Goldschmidt's education only deepened his desire to expand his horizons, in ways that are not always obviously related to baseball. When he was growing up, his family did not have enough money to travel much, but he and Amy have become passionate globe-hoppers, traveling to Australia, New Zealand and Europe in recent off-seasons. On game days on the road, he likes to rise as early as he can to explore; in Washington in early August, he visited the Holocaust museum before one game, and the Air and Space museum before another.
He has also become an avid reader. His tastes run toward tomes that concern leadership and overcoming adversity, such as Jon Gordon's The Carpenter and Viktor E. Frankl's Man's Search for Meaning. "I'm still early in my journey of reading, as I really didn't do it much growing up," Goldschmidt says. He tries to apply some of the lessons from his reading to baseball, such as those he derived from Shawn Achor's The Happiness Advantage.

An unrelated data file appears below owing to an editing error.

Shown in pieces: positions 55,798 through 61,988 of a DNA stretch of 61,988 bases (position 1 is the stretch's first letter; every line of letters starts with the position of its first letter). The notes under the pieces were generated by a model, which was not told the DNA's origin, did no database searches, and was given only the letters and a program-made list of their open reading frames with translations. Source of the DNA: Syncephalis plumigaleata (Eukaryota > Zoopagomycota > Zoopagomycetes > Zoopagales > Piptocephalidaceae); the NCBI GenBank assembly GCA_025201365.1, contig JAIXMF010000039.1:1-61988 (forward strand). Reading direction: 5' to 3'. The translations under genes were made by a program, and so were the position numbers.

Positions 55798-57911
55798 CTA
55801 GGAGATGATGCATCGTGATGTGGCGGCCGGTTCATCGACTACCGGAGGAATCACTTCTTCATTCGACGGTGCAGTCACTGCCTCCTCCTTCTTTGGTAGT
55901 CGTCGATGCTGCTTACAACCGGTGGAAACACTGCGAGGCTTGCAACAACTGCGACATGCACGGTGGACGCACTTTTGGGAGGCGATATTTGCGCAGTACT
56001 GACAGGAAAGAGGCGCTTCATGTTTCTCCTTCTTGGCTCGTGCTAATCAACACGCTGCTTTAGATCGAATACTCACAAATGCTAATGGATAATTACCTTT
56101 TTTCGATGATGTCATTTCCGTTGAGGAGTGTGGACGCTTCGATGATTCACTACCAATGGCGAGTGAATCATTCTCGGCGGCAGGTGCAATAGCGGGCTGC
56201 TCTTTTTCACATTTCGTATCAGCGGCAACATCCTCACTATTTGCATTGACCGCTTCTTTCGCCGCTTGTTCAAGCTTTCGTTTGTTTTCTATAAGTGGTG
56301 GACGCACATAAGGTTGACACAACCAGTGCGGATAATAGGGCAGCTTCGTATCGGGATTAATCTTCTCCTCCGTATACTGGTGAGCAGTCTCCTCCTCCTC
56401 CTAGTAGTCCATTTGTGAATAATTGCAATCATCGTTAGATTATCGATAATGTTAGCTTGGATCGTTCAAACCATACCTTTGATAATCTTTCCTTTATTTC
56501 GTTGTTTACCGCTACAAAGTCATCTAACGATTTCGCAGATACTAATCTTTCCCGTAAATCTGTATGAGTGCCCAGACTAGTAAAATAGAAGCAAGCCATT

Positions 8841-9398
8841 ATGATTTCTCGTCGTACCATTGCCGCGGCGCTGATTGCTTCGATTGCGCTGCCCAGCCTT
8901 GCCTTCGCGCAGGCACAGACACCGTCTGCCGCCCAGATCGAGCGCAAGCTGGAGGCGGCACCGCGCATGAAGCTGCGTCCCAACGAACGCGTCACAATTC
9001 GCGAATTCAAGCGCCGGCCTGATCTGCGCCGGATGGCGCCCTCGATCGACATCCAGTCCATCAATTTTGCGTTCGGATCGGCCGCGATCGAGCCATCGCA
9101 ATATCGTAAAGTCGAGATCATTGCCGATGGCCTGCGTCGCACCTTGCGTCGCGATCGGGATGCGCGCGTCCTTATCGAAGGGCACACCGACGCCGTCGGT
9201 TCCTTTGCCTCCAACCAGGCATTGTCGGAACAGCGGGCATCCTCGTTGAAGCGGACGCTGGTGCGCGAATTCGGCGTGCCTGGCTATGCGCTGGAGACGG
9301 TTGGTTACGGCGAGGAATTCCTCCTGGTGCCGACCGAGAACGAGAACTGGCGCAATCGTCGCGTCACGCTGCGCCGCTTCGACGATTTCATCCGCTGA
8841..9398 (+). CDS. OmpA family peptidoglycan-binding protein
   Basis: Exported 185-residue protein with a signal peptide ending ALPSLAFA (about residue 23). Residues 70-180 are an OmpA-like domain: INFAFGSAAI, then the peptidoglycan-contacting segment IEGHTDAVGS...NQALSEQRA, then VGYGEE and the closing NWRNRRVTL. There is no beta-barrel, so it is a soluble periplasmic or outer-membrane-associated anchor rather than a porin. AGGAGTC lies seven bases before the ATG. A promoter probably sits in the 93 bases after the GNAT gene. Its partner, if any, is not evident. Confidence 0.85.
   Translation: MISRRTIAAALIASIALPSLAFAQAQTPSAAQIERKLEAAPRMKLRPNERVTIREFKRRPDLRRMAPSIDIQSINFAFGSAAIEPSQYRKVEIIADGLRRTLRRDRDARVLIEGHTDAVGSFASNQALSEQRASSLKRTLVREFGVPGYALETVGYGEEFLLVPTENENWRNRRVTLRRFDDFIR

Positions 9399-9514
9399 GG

"The premise of the book is that if you're happy, you're more likely to have success," he says. "There's a study the book talks about that found that when people are happier, their eyes actually work better, they can see better and focus easier." Hitting, of course, is largely a matter of seeing, and so Goldschmidt began a ritual in which, 20 minutes or so before games, he sits in the dugout and recites quotes to himself from one of the things that makes him the happiest: Billy Madison, the 1995 Adam Sandler comedy that he has watched nearly 100 times.
Nobody took any notice of Goldschmidt in the Westin lobby, and in fact, he can't think of one time he's ever been recognized in an American city other than Phoenix. Even in his adopted hometown, waitresses will sometimes look at his credit card and tell him he shares a name with their favorite ballplayer. He was shocked one day this past winter, while he and Amy were traveling in Rome, when a couple from Arizona approached him for a photo. "That was so cool," he says. "I know a lot of people look up to major league baseball players, but I'm just not thinking of myself like that."